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  1. Robert Albin (2012). BEYOND MODES OF OBJECTIVITY. Logos and Episteme (3):361-371.
    ABSTRACT: Frege, and others who followed him, stressed the role of fallibility as a means to defining ‘objectivity.’ By defining objective judgments as fallible, these philosophers contributed to the consolidation of a theory of objectivity which suggested interpreting epistemological, as well as other judgements, as being objective. An important philosophical implication of this theory lies in its disclosure of the interrelations between truth and objectivity. In light of this insight, and based on an analysis of instances of false (epistemological and (...)
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  2. Robert F. Almeder (1971). The Idealism of Charles S. Peirce. Journal of the History of Philosophy 9 (4):477-484.
    ELSEWHERE WE HAVE ARGUED that Peirce's later thought manifests a commitment to the thesis that there is a world of physical objects whose existence and properties are neither logically nor causally dependent upon the noetic act of any number of finite minds. 1 In other words, we have argued that Peirce's later thought satisfies the definition of metaphysical realism as classically defined. 2 There are, however, a number of texts which might be cited to support the claim that, for Peirce, (...)
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  3. William P. Alston (ed.) (2002). Realism & Antirealism. Cornell University Press.
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  4. Anthony Appiah (1986). For Truth in Semantics. B. Blackwell.
  5. Margaret Scotford Archer (ed.) (1998). Critical Realism: Essential Readings. Routledge.
    Since the publication of Roy Bhaskar's A Realist Theory of Science in 1975, critical realism has emerged as one of the most powerful new directions in the philosophy of science and social science, offering a real alternative to both positivism and postmodernism. This reader makes accessible in one volume key readings to stimulate debate about and within critical realism, including: the transcendental realist philosophy of science elaborated in A Realist Theory of Science ; Bhaskar's critical naturalist philosophy of social science; (...)
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  6. Jamin Asay (2013). Three Paradigms of Scientific Realism: A Truthmaking Account. International Studies in the Philosophy of Science 27 (1):1-21.
    This paper investigates the nature of scientific realism. I begin by considering the anomalous fact that Bas van Fraassen’s account of scientific realism is strikingly similar to Arthur Fine’s account of scientific non-realism. To resolve this puzzle, I demonstrate how the two theorists understand the nature of truth and its connection to ontology, and how that informs their conception of the realism debate. I then argue that the debate is much better captured by the theory of truthmaking, and not by (...)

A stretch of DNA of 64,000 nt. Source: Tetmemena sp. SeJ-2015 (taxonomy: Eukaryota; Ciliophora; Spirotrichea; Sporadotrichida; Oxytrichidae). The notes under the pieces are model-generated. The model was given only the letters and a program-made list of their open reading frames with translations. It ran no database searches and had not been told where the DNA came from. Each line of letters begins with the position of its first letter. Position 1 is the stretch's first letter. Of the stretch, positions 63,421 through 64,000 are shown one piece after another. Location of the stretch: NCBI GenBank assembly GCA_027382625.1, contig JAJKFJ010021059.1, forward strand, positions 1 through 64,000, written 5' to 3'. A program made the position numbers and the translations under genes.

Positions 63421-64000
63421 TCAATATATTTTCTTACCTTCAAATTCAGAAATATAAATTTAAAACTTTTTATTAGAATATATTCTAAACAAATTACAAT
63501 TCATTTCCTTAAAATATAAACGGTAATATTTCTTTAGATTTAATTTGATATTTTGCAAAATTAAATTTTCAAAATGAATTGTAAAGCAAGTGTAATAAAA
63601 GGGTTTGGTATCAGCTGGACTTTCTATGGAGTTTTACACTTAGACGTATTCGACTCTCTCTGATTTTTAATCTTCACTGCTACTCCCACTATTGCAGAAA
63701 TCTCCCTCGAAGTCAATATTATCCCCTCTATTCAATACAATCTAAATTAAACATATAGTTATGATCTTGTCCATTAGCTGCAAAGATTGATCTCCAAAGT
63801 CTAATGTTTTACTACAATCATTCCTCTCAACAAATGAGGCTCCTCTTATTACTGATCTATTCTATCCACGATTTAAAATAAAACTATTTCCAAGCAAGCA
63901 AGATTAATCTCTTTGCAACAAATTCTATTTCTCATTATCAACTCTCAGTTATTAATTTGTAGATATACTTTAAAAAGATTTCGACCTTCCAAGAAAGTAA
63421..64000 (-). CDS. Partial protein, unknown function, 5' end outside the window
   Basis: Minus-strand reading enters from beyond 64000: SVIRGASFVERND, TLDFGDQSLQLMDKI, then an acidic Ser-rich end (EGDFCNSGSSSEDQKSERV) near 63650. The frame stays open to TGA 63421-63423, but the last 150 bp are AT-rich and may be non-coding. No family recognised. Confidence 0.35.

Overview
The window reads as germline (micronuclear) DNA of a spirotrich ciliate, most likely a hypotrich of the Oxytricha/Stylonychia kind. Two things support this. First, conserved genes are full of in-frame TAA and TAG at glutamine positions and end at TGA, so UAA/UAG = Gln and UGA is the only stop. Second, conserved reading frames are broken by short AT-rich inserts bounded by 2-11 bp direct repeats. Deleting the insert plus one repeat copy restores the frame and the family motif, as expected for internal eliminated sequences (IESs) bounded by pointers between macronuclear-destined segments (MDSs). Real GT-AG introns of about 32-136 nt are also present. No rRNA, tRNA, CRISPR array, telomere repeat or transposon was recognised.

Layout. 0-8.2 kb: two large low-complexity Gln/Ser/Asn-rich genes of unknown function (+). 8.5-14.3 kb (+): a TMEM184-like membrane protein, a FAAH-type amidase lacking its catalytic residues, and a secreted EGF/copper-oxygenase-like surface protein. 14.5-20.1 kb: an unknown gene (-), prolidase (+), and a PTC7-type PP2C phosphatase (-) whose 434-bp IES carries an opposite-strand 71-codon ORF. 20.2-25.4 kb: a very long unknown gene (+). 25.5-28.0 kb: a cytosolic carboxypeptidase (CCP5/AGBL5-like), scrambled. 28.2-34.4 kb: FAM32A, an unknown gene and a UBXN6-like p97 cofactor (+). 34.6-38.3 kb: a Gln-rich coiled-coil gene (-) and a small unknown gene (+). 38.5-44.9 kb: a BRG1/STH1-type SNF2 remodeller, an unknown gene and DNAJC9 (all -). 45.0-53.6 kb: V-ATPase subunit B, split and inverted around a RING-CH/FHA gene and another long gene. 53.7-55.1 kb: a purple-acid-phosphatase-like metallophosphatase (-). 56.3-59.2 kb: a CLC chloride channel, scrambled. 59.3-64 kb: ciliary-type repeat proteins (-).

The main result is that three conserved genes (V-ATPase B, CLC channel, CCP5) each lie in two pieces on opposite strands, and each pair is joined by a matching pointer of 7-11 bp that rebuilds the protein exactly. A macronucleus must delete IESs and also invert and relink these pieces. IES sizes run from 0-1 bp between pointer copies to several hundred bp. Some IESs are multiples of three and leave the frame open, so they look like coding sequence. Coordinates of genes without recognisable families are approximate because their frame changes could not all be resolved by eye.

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  7. Jamin Asay (2012). A Truthmaking Account of Realism and Anti-Realism. Pacific Philosophical Quarterly 93 (3):373-394.
    Realism and anti-realism about a domain of thought are metaphysical theses that involve the natures of the truthmakers in that domain and the truthmaking relation that is operant in the domain. Truthmaker theory is not exclusive territory for realists: anti-realist views are also best understood in terms of how they understand truthmakers and truthmaking. In particular, I explore the possibility of projectivist truthmaking, and show how it makes sense of quasi-realism. In addition to critically examining some extant accounts of the (...)
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  8. Michael Ayers (2004). Sense Experience, Concepts and Content, Objections to Davidson and McDowell. In Ralph Schumacher (ed.), Perception and Reality - From Descartes to the Present. mentis.
    Philosophers debate whether all, some or none of the represcntational content of our sensory experience is conccptual, but the technical term "concept" has different uses. It is commonly linked more or less closely with the notions of judgdment and reasoning, but that leaves open the possibility that these terms share a systematic ambiguity or indeterminacy. Donald Davidson, however, holds an unequivocal and consistent, if paradoxical view that there are strictly speaking no psychological states with representational or intentional content except the (...)
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  9. Lynne Rudder Baker (2007). The Metaphysics of Everyday Life: An Essay in Practical Realism. Cambridge University Press.